Dyche's half-time team talk clearly included instructions for Burnley to counter-press the City press, probably as a result of watching Napoli execute the same tactics on Tuesday and to some extent, the Clarets had some success with this. On more than one occasion the City cover looked a bit ragged and it was left to the excellent and maturing Stones to keep tabs on things. He, Otamendi and Fernandinho at times worked hard to maintain order especially as Burnley deployed 3 v 2 against Walker and De Bruyne forcing City back down that route. This meant that De Bruyne's starting position was often deep and Walker didn't raid as much as Guardiola would have liked. Having said that, City were simply happy to keep the ball. If Burnley didn't want to seek an equaliser, City would keep it on half-way or even deeper.

But the Clarets wanted to maintain their proud record of going toe-to-toe with the league's big boys. Their approach play was often good but they had no real firepower and although it seemed to take forever, City finally put more daylight between the teams from an unlikely source on 73 minutes.

Up to this point De Bruyne was finally seeing more of the ball and the threat on the Burnley goal had been escalating. The link up play with Walker, largely absent in the first half was starting to hit full throttle when Pope made a decent save from David Silva. From the resultant corner Otamendi outjumped City old-boy Mee to steer a powerful header home, although one suspects the Burnley defender on the post, Defour, might have done better.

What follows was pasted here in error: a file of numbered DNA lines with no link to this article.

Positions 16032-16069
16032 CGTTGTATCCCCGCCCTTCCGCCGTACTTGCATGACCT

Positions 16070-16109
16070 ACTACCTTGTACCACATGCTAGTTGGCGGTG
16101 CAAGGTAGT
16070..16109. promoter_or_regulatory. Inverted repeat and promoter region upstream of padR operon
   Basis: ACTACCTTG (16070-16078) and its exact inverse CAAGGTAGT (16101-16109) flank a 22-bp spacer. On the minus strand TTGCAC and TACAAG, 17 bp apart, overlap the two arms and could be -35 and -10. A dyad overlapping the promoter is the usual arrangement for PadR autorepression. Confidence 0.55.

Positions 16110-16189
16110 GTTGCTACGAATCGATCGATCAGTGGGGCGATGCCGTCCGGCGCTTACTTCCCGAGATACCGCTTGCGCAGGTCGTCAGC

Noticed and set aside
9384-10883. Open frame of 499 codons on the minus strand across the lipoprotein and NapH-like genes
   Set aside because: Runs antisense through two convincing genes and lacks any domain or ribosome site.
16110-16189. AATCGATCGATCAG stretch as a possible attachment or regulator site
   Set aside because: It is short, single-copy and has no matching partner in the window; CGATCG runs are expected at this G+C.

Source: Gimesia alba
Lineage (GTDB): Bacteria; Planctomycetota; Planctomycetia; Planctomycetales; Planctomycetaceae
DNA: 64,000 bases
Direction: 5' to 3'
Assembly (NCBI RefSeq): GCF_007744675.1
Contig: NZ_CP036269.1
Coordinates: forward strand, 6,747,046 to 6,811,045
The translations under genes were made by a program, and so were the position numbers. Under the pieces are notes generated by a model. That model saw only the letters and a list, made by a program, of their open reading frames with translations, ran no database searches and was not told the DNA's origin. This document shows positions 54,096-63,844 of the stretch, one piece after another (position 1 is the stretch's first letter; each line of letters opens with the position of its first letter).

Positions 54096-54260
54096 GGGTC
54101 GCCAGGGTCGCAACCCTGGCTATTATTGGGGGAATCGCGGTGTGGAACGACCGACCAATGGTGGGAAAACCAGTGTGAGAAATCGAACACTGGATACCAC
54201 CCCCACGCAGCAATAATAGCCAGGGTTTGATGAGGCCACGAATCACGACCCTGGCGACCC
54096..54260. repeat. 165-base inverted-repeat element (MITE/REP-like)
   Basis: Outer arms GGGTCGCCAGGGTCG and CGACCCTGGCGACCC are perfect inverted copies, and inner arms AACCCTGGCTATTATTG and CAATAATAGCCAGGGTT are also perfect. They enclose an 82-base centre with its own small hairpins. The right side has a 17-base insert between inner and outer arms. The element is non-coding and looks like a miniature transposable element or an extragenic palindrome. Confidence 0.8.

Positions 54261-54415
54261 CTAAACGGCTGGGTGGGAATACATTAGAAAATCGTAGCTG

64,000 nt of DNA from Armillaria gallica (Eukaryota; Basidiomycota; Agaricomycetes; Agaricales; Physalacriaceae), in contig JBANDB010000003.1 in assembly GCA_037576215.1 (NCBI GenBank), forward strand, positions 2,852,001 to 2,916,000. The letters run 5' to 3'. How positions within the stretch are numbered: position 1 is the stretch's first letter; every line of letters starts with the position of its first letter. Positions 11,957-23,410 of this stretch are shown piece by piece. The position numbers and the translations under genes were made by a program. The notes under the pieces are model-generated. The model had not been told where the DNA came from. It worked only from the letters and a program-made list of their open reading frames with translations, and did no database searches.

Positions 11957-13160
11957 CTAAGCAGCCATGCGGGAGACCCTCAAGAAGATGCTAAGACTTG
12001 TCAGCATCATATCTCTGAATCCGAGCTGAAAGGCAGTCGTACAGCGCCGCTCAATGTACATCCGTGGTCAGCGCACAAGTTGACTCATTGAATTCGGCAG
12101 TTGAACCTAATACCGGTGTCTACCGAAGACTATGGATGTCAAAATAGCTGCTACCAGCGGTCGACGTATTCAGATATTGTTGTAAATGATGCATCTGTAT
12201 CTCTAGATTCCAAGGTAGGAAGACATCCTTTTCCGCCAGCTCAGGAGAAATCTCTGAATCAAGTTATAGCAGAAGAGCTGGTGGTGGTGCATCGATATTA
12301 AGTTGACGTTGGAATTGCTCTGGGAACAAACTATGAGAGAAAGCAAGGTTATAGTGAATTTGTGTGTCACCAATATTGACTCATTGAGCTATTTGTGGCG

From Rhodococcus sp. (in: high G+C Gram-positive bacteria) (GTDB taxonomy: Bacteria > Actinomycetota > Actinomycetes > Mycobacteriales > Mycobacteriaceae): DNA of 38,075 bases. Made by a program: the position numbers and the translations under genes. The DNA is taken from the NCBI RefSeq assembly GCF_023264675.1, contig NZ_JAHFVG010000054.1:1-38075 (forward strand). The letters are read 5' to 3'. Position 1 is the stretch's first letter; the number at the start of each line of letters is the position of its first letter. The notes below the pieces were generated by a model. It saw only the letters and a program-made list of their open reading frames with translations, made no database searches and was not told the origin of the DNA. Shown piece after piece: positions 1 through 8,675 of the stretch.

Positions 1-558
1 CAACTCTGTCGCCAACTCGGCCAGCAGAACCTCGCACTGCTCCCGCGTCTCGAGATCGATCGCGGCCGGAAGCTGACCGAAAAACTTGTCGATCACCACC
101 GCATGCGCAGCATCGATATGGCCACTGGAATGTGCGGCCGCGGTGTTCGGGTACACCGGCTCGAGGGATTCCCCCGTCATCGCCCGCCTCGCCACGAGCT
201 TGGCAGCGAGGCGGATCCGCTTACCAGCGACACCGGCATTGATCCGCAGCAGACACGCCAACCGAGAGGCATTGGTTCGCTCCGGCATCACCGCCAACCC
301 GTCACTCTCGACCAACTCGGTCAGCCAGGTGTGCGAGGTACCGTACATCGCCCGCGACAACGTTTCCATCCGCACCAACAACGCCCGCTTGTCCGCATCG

City have become almost synonymous with getting two goals close together to put matches to bed and they did it again today. De Bruyne was once again the sculptor with a trade-mark curling pass behind Burnley's defence and straight into the path of the onrushing Sane.

The German's decision-making today had been a little obtuse, but this time his moment arrived. He pushed the ball forward one and then unleashed an unstoppable shot inside the far post. City were effectively now out of sight and although there was still time for Sane to greedily have a shot when substitute de Jesus was better placed, the game was up for the Clarets who had acquitted themselves reasonably well against the runaway train that is Manchester City right now.

And with the news filtering through that Huddersfield had beaten the Stretfords, City were now sitting five point clear at the head of the table.

In reality, the Blues deserve this early season dominance. The Stretfords have played only Liverpool out of the top clubs and effectively waved the white flag in that game. They won't have fancied a blustery day in the Pennines and clearly didn't.

But at Planet Etihad the world moves on. Matches against Burnley have generally been low-scoring affairs, but City showed a different kind of steel today. They at times had no choice other than to dig in. But when the chances came there was a confidence about the Blues which said "We shall overcome" and that is what they did.

Fernandinho was once again immense in this victory and he in many ways is proving to be the key, a sort of Gareth Barry with a better footballing brain. It was good to see Bernardo get a full match under his belt. He looked a bit fish-out-of-waterish out on the right but he has a series of tricks which will see him given many chances to unlock the stubborn defences of the Premier League.

David Silva, De Bruyne, (when he got going) and Stones all put in big shifts as the Blues now look forward to a League Cup interlude against Wolverhampton (give us a W) before returning to the Black Country next weekend for another debacle at the Hawthorns.